Penguin celebrates 20 years in India this year, and coinciding the landmark, comes a two-volume compendium of extracts from its fiction titles. Being the largest publishing house in India today, this is the richest, most representative collection of writing on and about South Asia to have come out. From Khushwant Singh and Pico Iyer to Amitav Ghosh, Vikram Seth and Rohinton Mistry, it’s all here. A worthy piece for personal collections.
Family inheritance, a vision, a brand, the brand’s success—a business biography can be more than that. Why then would you read Moguls of Real Estate, a book that explore not much more than that about five real estate giants who have revolutionized the sector in India—Kushal Pal Singh, Niranjan Hiranandani, Sushil Ansal, Shapoor Pallonji Mistry and Irfan Razack. But the author, Manoj Namburu, the chairman and managing director of the Alliance Group in Bangalore, offers some insider’s insight into the highs and lows of India’s real estate story. It is also of interest to insiders because the workings of this industry hadn’t been documented in a book so far.
Books of investigative journalism are still hard to come by in India. In their account of the real story behind the 1984 Sikh riots in Delhi, senior editor Manoj Mitta and advocate for the cause, H.S. Phoolka, claim that the Ranganath Misra Commission, which probed the carnage, presented a “diluted” version of events and also blame the police for the mass killings. When a Tree Shook Delhi, if not an eye-opener, is important for the details that prove the complicity of the Delhi police in the riots that broke out after Indira Gandhi’s assassination on October 31, 1984.
Based on the private letters and written testimonies of Lord Mountbatten, Shashi Joshi’s play, The Last Durbar, is an informal, personal take on the last days of the British empire. The dramatic prose is not powerful, but after a spate of books on the the same subject since 15 August this year, this is a refreshing take on our political leaders of the time, portrayed without using the rhetoric of greatness and idealism. The drama form is used to explore a complex era in world politics.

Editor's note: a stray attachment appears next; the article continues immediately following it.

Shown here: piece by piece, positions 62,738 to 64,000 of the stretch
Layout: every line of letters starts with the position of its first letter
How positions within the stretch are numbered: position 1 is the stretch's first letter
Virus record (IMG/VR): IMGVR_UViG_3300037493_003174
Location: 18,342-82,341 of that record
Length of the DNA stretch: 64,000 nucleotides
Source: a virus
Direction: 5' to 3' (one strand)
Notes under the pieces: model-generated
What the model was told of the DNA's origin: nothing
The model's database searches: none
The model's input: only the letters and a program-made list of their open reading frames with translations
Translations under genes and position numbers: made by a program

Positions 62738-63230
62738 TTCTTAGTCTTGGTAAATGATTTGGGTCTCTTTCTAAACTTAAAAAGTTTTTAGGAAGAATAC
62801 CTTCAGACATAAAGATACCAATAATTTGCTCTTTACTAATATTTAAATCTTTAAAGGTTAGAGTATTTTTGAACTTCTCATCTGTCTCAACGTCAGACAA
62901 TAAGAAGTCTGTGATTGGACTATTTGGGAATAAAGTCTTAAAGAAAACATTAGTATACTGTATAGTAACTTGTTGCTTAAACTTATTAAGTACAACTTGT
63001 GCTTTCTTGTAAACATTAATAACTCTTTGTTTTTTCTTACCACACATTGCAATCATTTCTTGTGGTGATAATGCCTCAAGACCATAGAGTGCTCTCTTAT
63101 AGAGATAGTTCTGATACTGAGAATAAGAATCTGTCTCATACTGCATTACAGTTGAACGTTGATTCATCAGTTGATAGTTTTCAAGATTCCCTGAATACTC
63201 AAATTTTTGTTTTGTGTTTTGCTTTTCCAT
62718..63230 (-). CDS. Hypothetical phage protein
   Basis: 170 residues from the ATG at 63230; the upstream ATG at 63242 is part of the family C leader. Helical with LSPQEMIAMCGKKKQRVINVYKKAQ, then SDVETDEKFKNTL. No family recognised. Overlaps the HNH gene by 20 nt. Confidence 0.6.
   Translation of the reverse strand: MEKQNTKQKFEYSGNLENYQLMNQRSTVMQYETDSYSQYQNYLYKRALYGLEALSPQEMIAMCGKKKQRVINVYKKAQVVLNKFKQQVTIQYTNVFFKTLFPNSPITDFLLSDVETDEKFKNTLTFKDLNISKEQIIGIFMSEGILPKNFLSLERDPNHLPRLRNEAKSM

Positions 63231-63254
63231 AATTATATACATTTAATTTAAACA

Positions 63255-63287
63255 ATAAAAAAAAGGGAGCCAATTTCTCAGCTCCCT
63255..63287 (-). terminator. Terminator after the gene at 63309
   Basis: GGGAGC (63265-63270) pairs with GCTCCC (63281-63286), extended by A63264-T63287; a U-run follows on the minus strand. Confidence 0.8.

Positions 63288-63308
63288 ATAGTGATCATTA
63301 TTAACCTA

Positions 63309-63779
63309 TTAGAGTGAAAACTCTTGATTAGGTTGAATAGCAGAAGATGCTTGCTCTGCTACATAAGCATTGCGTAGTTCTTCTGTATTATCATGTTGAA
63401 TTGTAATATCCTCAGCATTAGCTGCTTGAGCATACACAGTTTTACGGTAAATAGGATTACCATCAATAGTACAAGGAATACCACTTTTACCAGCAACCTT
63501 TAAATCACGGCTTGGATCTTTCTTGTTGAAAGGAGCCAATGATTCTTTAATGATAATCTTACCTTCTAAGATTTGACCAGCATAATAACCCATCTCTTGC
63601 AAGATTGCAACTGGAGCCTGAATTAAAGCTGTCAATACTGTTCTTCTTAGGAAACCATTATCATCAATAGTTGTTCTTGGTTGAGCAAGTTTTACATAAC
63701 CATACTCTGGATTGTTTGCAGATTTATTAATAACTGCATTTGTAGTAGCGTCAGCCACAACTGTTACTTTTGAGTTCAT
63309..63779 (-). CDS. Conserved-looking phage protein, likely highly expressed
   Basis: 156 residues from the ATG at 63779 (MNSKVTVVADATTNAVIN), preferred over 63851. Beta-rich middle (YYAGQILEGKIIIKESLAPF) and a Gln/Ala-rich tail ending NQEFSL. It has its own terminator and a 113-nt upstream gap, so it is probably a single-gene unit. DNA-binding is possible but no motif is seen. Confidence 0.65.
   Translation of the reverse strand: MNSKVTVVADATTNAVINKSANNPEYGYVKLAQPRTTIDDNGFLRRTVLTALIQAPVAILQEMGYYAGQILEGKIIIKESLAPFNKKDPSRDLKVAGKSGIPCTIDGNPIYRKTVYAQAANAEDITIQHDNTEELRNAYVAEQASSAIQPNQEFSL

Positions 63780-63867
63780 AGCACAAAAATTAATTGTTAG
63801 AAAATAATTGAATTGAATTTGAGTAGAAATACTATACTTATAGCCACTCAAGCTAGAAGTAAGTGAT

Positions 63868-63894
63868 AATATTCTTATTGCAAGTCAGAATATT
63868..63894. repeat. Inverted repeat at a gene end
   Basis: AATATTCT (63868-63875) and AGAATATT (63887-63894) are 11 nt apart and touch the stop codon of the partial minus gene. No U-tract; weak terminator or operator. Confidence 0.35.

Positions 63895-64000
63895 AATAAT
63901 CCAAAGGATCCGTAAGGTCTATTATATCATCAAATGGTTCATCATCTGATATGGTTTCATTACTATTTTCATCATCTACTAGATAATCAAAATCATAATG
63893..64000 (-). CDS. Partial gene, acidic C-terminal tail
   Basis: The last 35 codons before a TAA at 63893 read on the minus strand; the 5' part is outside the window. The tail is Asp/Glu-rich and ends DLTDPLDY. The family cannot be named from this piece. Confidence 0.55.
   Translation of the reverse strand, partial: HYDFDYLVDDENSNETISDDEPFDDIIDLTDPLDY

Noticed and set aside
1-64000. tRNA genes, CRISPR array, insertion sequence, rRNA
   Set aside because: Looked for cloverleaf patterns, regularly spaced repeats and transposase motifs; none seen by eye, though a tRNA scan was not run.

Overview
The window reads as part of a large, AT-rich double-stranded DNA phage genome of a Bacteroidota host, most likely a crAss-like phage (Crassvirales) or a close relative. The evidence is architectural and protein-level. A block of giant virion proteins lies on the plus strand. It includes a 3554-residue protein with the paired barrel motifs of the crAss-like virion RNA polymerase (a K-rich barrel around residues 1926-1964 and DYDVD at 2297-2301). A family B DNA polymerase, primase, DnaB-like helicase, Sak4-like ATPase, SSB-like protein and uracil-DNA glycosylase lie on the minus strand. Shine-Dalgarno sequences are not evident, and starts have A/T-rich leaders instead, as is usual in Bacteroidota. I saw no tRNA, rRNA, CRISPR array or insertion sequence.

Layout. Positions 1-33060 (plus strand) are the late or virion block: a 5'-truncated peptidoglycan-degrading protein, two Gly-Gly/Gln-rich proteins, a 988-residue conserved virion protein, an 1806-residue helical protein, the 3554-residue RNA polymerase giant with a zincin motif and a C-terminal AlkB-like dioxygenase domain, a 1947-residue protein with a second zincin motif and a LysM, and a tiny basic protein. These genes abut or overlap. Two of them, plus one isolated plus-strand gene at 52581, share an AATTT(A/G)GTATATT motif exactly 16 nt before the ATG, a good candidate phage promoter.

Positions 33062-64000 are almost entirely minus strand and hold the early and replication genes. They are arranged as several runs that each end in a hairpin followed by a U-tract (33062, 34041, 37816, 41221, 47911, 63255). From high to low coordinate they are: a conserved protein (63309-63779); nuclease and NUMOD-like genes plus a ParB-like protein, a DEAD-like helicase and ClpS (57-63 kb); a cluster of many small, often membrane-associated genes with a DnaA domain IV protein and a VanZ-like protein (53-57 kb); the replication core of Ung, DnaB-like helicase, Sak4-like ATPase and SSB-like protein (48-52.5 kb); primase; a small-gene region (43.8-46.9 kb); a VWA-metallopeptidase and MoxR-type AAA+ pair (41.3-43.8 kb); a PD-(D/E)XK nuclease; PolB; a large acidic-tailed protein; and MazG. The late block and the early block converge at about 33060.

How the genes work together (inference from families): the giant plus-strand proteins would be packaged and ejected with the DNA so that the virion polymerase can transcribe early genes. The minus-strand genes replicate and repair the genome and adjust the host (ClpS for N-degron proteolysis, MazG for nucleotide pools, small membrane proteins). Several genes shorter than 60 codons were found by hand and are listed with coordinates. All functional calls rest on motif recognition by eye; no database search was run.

A contender for the Man Booker Prize this year, Nicola Barker’s comical epic Darkmans has a host of confused, eccentric and fantastical characters—phantom birds flapping about, figures from the past invading the mind and making history repeat itself. The 838-page novel is based on The Owl Service, a spooky 1967 children’s classic by Alan Garner, still in print. Beyond Barker’s wit and humour, the imaginative power of the book is still rooted in Garner’s story, but Darkmans is sure to intrigue lovers of the fantasy genre.
Human vs political
This novel, set against the spice trade in 16th century India ten years after Vasco da Gama’s landfall at Calicut in 1498, evokes an era of turmoil, when new beliefs invaded ancient faiths. Four different characters—a trader, a pirate, an ascetic and a tribal girl—sets out to discover themselves during the turbulent times. The girl finds the “city of love” and has the best answer to the human dilemmas that afflict the ordinary Indian during that time.